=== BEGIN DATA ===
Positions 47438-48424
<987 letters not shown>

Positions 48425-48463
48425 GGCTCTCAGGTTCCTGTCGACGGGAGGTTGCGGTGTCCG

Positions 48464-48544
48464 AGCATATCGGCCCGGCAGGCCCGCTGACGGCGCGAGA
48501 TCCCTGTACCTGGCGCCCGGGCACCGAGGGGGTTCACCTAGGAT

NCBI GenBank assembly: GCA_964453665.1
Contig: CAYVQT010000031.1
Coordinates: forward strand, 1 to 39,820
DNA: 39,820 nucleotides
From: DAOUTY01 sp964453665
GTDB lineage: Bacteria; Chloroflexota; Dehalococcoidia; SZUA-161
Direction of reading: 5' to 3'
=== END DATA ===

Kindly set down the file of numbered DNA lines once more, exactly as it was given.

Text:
Positions 47438-48424
<987 letters not shown>

Positions 48425-48463
48425 GGCTCTCAGGTTCCTGTCGACGGGAGGTTGCGGTGTCCG

Positions 48464-48544
48464 AGCATATCGGCCCGGCAGGCCCGCTGACGGCGCGAGA
48501 TCCCTGTACCTGGCGCCCGGGCACCGAGGGGGTTCACCTAGGAT

NCBI GenBank assembly: GCA_964453665.1
Contig: CAYVQT010000031.1
Coordinates: forward strand, 1 to 39,820
DNA: 39,820 nucleotides
From: DAOUTY01 sp964453665
GTDB lineage: Bacteria; Chloroflexota; Dehalococcoidia; SZUA-161
Direction of reading: 5' to 3'